European economies could face a lost decade as countries pay the price for years of fiscal irresponsibility, warns a former chairman of the Swiss central bank.
Jean-Pierre Roth, who now sits on the boards of Nestlé, Swatch and Swiss Re and is chairman of Banque Cantonale de Genève (BCGE), said the uncertainty plaguing Europe marked the end of an era that began after the Second World War.
"We are entering now a new phase, maybe with new rules, and we don't know which rules will be implemented, which rules will be defined," he said on a visit to Dubai this week.
"Who is going to introduce those rules? In the past we had the United States dominating the world scene. Now we have a multi-polar world with Europe, a weakened US, China, India, Latin America, so the world is much more complex. My expectation is we are now entering a phase of, I think, large uncertainty, and it can last a decade."
His comments come as European leaders try to save Greece from defaulting on its debts and ensure the continent's banks are sufficiently capitalised to survive a deeper crisis.
European finance ministers appear to be moving closer to a recapitalisation of banks after months of dithering. The IMF has championed a fresh injection of capital into the banks to shore up confidence and prevent contagion from the sovereign-debt crisis.
Angela Merkel, the German chancellor, yesterday said her country was ready to support its banks if such a move were necessary.
"I think it is important, if there is a general view that the banks are not sufficiently capitalised for the current market situation, that one does it," she said in Brussels.
"The German government, as the finance minister has made very clear in the last two days, stands ready to implement such a capitalisation of the banks if it is needed."
In the latestsigns the crisis is spreading from Europe's periphery to its core, Dexia, the French-Belgian financial services giant, secured a taxpayer rescue on Tuesday night after weeks of speculation about its stability. The governments of France and Belgium have agreed to guarantee its debt.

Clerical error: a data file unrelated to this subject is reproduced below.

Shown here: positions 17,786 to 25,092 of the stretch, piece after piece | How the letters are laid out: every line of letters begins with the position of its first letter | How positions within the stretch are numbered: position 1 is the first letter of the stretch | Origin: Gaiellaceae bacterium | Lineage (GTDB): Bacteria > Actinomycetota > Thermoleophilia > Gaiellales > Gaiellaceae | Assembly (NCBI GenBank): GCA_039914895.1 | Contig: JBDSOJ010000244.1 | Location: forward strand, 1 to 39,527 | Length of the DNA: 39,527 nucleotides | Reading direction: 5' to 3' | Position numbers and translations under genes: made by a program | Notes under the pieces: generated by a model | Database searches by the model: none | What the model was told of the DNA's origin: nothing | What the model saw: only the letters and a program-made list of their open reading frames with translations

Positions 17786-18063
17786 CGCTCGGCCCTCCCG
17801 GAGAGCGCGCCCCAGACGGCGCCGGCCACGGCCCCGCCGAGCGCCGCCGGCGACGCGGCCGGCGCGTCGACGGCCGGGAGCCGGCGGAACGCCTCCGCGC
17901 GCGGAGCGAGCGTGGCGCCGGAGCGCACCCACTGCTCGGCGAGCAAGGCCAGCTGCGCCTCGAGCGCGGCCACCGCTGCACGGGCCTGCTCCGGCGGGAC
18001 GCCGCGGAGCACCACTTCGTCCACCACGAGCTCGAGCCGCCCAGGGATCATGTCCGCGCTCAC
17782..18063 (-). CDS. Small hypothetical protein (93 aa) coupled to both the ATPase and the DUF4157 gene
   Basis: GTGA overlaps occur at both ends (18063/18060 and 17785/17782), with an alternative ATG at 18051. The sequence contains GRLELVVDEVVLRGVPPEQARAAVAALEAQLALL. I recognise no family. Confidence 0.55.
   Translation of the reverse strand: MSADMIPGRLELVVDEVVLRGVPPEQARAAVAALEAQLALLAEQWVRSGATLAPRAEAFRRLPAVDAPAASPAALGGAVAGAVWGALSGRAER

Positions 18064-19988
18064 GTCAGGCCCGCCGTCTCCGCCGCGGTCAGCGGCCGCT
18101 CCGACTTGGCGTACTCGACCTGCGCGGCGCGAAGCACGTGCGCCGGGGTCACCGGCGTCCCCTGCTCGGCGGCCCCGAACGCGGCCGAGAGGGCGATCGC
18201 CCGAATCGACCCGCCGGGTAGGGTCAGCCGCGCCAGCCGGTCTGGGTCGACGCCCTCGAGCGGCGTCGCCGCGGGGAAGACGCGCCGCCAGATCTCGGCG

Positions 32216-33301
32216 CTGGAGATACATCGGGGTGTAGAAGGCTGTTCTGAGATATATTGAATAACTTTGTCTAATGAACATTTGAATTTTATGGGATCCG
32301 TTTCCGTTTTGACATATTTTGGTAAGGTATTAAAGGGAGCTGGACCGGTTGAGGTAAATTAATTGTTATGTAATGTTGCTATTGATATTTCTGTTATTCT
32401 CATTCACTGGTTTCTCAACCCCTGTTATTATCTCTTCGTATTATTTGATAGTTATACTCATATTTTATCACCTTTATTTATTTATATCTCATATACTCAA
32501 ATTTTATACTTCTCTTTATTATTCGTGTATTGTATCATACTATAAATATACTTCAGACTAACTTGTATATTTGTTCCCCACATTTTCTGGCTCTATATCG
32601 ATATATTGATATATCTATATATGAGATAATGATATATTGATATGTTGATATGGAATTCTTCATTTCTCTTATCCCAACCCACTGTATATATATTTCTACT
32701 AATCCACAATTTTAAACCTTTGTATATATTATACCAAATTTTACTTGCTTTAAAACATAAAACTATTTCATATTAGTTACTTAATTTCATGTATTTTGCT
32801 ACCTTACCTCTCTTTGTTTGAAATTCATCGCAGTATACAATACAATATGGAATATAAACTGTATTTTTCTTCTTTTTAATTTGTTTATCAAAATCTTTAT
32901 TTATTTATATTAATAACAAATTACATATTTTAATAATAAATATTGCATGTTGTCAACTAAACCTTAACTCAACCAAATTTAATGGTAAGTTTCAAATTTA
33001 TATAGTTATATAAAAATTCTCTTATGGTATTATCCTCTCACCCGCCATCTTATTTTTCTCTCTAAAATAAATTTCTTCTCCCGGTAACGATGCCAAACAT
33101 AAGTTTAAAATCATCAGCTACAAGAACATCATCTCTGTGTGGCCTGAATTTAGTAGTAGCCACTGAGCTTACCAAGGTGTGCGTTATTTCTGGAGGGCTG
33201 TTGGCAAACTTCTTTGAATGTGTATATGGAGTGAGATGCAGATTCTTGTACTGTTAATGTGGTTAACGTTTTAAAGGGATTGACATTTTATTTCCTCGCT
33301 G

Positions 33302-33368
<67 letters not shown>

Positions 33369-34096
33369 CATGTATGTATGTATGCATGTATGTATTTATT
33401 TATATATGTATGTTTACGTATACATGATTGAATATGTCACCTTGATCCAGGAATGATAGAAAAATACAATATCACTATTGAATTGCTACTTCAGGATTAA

Moody's Investors Service, the global credit ratings agency, downgraded Italy's sovereign rating by three notches on Tuesday, a move that was widely expected but still disconcerting for Europe's fourth-largest economy.
"Italy's downgrade by Moody's overnight, while largely expected, maintains the focus on sovereign-debt concerns and on the repercussions for the European financial sector," Aditya Pugalia, an analyst at Emirates NBD, said in a note.
European stocks tumbled early in the week but recovered some of their ground yesterday. Germany's DAX index was up by about 3.5 per cent in afternoon trading, while France's CAC 40 was 3 per cent higher.
Meanwhile, the so-called troika of the IMF, EU and European Central Bank has sent monitors to Greece to evaluate its position ahead of the release of €8 billion (Dh39.05bn) in much-needed financial aid. The country is expected to default on its debt, which amounts to more than 150 per cent of its GDP, if it does not get another lifeline soon.
Mr Roth, in Dubai to mark the first anniversary of BCGE in the emirate, said it was encouraging that the IMF was involved in sorting out Europe's financial mess but pointed to problems caused by years of poor fiscal management going unpunished.
"What is missing in Europe is market brutality," he said. "That was missing for Greece, that was missing maybe for other countries. In the past with the national currency, if the government were implementing imprudent policy, the market would immediately sanction that with an attack against the currency.
"With the euro, they were able to implement policy without any market sanction."